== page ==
As we enter a new year and decade Sandra Lawler, Founder Director of Alternatives shares some of her predictions for 2020.
Brexit will still be the biggest issue hanging over Irish businesses. The future trading outlook is still positive overall, but declining, and Brexit will further drive this down. Brexit will continue to take a lot of time and focus of management and will continue to impact on consumer sentiment negatively, as it did in 2019. Those in the motor sector, retail and FMCG, drinks and travel, will be most impacted.
Competition for talent should still be high, driven by those in sectors less impacted by Brexit. The market for those at early to mid-stage career will remain buoyant.
On the supply side, if the market remains active – and it should- then there will be takers for new job opportunities, in companies with a good reputation, who can offer meaningful roles, career progression and a competitive package.
Whilst direct hiring will continue to grow, we predict that organisations will adopt a more balanced approach to recruitment, opting to partner exclusively with specialist & boutique talent firms for in demand and senior talent.
The drive to embrace flexibility, both to compete in the market using flexible talent and as means to engage employees by offering flexible working options, will be a key theme in 2020. The “Flex Generation” of both females and males will continue to seek and get flexible working arrangements, to accommodate long commutes, a desire for better work life balance, and enabled by developments in technology. 75% of the community currently get offered some flexible working option, mostly remote working or flexible hours. Some of these arrangements are informal but we believe that in 2020 companies will proactively work on ways to structure and enable this more.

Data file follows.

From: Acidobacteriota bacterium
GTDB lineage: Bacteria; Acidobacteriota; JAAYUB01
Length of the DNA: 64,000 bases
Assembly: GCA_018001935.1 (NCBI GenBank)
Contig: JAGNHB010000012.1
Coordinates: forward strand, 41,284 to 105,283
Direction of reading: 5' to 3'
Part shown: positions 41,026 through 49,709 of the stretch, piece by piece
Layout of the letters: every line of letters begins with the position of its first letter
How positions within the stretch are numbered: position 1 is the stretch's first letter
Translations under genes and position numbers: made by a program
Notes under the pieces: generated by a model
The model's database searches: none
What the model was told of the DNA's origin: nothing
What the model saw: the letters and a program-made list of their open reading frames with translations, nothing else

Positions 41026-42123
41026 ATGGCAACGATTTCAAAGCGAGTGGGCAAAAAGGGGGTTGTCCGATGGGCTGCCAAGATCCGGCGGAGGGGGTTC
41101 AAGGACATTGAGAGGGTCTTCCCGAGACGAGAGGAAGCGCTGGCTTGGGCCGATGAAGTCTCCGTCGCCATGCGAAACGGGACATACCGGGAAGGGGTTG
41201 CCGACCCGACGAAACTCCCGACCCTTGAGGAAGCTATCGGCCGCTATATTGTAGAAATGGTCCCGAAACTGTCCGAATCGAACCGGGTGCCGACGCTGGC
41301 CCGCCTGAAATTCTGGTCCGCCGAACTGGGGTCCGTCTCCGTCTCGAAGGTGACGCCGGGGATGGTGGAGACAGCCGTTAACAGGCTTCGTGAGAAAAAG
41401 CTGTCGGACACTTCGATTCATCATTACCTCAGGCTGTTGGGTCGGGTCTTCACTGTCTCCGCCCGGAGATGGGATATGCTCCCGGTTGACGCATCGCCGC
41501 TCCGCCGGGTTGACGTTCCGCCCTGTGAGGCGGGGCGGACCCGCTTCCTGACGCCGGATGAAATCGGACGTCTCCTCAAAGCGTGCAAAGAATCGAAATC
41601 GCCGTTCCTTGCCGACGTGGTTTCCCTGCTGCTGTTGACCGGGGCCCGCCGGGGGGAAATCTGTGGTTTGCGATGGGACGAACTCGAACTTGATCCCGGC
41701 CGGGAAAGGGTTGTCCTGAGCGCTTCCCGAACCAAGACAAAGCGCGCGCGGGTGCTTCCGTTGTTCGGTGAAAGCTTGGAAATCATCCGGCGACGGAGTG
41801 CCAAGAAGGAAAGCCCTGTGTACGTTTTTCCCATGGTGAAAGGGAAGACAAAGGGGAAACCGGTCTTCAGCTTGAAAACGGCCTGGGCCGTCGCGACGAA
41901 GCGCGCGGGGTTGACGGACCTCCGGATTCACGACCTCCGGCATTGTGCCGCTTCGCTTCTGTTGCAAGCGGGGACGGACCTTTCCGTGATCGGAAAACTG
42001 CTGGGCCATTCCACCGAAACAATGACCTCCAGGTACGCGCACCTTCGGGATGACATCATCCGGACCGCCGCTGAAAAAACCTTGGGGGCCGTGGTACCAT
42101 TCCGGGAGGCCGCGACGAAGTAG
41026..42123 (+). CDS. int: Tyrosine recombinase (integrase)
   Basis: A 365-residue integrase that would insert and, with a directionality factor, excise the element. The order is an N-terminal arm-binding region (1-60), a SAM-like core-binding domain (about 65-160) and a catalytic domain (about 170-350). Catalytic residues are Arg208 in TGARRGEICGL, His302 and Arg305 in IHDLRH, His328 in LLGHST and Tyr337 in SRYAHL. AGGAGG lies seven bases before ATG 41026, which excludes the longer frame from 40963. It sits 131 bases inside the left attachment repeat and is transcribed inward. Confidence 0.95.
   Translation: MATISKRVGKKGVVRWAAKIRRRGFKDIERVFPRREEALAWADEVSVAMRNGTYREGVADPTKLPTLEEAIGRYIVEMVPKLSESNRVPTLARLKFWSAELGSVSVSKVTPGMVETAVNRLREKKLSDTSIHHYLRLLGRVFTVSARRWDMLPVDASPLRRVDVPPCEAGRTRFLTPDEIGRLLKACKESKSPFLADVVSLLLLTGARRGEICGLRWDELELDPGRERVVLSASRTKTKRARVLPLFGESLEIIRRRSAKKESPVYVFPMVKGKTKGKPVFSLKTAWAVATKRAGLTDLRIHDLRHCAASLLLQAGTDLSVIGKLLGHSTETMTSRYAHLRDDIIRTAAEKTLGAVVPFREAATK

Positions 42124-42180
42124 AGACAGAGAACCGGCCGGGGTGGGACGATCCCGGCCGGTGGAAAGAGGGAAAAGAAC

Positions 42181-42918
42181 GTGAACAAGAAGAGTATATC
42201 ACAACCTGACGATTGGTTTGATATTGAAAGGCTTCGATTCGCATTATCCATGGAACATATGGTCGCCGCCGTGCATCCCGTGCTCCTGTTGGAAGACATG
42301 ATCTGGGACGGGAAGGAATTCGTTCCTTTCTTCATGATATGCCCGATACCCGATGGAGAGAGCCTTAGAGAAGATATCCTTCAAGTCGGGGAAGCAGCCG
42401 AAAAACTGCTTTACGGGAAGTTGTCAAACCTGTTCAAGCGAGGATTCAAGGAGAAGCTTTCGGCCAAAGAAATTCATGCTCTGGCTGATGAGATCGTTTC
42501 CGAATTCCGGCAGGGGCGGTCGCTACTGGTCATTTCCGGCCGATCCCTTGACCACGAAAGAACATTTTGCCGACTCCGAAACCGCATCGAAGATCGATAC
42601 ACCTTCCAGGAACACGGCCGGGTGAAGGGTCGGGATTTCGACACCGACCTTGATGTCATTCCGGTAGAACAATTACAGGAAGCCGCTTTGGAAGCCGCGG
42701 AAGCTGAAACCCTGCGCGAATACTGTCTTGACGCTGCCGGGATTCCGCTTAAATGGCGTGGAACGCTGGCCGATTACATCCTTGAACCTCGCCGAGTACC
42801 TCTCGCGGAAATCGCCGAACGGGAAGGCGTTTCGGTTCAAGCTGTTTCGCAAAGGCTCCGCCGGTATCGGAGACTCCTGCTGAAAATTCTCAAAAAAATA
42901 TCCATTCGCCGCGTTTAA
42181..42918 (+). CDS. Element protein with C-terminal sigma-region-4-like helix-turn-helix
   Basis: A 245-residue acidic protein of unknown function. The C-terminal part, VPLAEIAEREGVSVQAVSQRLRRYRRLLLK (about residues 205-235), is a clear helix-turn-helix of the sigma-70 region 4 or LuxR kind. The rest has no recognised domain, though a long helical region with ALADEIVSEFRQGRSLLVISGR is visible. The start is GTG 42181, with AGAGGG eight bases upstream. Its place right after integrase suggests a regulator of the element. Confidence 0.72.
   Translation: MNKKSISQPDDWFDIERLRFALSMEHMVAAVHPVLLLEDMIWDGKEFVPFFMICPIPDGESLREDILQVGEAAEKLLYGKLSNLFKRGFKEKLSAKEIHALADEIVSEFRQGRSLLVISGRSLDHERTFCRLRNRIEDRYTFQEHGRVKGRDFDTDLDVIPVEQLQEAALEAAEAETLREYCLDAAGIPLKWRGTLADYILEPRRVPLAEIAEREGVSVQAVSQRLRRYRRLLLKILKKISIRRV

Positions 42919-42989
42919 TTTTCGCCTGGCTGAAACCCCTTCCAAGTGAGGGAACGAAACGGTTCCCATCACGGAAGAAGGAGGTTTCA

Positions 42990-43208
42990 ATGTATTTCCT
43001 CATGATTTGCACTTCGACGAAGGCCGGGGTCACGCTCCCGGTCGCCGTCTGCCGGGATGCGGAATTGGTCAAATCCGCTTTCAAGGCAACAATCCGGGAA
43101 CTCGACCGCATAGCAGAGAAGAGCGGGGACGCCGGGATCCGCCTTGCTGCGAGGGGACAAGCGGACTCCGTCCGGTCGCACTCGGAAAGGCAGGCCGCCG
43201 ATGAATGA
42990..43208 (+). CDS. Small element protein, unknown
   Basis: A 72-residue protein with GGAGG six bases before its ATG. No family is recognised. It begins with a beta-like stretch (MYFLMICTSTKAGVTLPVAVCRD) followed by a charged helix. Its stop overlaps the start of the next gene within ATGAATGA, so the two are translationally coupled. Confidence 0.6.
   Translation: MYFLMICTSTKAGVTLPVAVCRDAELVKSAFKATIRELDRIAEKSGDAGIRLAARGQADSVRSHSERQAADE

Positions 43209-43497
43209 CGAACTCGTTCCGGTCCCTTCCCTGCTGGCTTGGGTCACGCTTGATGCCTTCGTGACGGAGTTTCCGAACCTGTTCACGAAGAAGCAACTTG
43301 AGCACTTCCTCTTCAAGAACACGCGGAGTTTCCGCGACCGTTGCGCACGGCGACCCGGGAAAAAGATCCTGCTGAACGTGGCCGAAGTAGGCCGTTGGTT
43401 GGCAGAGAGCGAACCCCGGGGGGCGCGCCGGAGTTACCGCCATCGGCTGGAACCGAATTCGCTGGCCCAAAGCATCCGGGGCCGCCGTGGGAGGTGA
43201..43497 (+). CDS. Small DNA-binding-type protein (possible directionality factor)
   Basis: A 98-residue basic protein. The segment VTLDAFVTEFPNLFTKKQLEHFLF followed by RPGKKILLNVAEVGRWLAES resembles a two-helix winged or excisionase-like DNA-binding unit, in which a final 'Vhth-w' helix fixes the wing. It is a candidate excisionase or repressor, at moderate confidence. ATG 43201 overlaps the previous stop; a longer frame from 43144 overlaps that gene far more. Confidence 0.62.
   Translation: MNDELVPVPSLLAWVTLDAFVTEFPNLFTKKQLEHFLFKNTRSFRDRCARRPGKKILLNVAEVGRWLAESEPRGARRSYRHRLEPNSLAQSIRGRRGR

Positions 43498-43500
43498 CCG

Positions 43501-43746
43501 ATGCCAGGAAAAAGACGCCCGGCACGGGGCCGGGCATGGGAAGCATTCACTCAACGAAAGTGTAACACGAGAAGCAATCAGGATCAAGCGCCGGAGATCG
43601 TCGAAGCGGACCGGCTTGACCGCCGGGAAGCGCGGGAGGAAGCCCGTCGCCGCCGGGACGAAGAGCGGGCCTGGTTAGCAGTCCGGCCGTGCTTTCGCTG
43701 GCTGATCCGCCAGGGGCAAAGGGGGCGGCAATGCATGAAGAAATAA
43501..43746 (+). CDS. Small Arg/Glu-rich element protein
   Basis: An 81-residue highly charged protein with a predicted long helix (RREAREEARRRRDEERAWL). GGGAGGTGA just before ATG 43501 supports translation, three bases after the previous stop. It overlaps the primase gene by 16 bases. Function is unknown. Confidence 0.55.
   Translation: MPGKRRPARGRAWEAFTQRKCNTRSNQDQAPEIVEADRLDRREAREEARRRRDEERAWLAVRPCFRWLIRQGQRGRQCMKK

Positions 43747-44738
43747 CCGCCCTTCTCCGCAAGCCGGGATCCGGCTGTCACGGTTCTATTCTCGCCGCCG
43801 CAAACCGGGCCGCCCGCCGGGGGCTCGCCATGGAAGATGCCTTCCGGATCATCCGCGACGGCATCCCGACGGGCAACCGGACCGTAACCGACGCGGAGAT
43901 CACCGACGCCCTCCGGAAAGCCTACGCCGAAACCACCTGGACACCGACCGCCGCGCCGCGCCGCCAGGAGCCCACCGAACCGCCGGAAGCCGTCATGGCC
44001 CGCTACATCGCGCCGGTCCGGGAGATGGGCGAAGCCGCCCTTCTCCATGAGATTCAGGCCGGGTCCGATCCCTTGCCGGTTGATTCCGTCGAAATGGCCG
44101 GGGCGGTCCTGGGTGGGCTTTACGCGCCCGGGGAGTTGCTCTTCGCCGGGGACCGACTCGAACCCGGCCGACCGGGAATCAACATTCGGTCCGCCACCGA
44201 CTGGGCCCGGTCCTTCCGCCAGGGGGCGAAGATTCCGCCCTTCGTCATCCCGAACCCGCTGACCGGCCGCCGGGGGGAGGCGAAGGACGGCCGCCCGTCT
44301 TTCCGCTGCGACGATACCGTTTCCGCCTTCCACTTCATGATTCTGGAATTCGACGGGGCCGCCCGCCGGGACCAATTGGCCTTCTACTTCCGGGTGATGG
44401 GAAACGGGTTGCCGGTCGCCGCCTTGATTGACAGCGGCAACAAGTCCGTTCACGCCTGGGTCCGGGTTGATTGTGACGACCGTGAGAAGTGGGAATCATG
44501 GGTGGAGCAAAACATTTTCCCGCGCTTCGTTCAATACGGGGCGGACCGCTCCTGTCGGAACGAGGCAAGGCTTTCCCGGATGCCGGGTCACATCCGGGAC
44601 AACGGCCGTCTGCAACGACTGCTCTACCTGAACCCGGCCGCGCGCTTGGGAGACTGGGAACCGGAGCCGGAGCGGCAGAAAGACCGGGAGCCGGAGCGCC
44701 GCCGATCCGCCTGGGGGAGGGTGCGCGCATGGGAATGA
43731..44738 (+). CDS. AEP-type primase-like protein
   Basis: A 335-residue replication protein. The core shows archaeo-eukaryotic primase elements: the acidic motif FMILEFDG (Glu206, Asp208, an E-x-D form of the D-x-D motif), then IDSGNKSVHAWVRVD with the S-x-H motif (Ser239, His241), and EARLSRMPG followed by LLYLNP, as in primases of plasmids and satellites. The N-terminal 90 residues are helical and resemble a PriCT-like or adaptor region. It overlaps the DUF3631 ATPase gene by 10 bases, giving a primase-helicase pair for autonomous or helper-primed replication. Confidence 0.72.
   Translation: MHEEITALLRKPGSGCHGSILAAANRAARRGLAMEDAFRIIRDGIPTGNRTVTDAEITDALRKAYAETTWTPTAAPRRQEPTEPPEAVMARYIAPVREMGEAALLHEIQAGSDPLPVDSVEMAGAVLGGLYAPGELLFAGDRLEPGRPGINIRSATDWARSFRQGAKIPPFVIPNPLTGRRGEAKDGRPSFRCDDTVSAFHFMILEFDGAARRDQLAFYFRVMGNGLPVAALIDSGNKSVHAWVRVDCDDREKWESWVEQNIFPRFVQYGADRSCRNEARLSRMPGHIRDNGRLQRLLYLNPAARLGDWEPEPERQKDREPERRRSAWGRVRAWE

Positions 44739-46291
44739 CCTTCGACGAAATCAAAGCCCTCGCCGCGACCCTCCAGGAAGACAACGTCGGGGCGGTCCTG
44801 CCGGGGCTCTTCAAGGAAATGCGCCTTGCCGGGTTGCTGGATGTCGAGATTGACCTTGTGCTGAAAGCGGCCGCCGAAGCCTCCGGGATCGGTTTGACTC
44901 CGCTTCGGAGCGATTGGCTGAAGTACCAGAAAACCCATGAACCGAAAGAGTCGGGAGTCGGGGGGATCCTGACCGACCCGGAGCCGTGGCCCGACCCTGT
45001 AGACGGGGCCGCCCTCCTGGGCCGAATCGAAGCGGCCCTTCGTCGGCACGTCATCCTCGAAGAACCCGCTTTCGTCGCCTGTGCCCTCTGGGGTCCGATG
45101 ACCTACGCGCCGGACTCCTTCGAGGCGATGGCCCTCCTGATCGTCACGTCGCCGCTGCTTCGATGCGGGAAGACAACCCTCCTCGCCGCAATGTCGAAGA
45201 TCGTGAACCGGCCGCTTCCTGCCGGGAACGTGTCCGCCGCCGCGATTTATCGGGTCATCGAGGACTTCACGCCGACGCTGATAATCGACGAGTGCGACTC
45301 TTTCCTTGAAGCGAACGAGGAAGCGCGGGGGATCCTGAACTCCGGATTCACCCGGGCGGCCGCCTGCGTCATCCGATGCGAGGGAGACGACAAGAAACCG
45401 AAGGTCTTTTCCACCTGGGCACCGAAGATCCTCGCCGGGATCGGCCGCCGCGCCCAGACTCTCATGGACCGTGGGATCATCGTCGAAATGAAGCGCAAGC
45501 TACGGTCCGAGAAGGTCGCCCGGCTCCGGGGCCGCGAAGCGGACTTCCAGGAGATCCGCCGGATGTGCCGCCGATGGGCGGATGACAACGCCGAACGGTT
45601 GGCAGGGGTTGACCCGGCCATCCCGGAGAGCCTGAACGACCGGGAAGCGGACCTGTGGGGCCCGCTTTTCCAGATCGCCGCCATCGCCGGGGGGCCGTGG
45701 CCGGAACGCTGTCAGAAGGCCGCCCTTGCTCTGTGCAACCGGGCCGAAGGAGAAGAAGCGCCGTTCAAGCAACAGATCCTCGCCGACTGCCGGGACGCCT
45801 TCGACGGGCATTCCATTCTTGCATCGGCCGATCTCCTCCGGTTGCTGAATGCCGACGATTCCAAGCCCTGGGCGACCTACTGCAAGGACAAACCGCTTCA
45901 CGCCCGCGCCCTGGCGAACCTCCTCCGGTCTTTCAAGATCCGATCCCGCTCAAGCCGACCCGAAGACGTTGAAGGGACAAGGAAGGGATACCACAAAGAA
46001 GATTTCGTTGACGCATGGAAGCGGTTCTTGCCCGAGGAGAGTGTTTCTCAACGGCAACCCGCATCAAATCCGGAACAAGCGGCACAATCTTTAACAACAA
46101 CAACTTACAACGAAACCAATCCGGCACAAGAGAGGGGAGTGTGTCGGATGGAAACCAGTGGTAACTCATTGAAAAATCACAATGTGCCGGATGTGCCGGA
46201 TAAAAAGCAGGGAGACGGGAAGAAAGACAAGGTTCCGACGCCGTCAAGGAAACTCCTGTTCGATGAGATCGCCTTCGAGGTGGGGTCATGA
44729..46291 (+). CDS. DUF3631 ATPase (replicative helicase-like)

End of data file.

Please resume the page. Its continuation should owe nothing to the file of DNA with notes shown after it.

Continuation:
Flexible working will also become a much bigger deciding factor for candidates considering a move. Indeed an organisation that can respond to this need will win the battle for talent and have a more engaged workforce longer term.
Companies will continue to avail of the gig economy and use interim managers and contractors to access the best people and to compete with flexibility.
A big theme in 2020 will be gender pay equality, with the Gender Pay Gap Information Bill likely to be enacted in early 2020. Companies of 250 employees plus will have to report on their company gender pay gap as well as on equal pay stats. If there are gaps- and there’s currently a 13.9% gender pay gap in Ireland and a 14% senior pay gap in marketing - they’ll need to explain why and outline the measures they are taking to reduce it.
There will be increased focus in companies on diversity. There are some great efforts being made by the multinationals in particular to bring in diverse talent, however it’s not truly mainstream yet and the definition of diversity is not yet fully embraced. There’s focus on gender and nationality but not enough on something simple like age.
Marketing as a function will continue to be critical in the fight to drive revenue and in particular to build markets outside the UK. We expect to see the continued investment by scaling Irish companies in senior marketing and international expertise as they seek to professionalise and to grow their brands on a global stage.
In terms of skills, those with digital and data & insights skills, strategic planning, effectiveness, product proposition, customer experience, strong brand management will remain in demand.
And Marketing Spend investment? We will continue to see a dominance of digital media and spend, indeed in our view an-over focus on short term tactical spend, to the detriment of long-term brand building investment.
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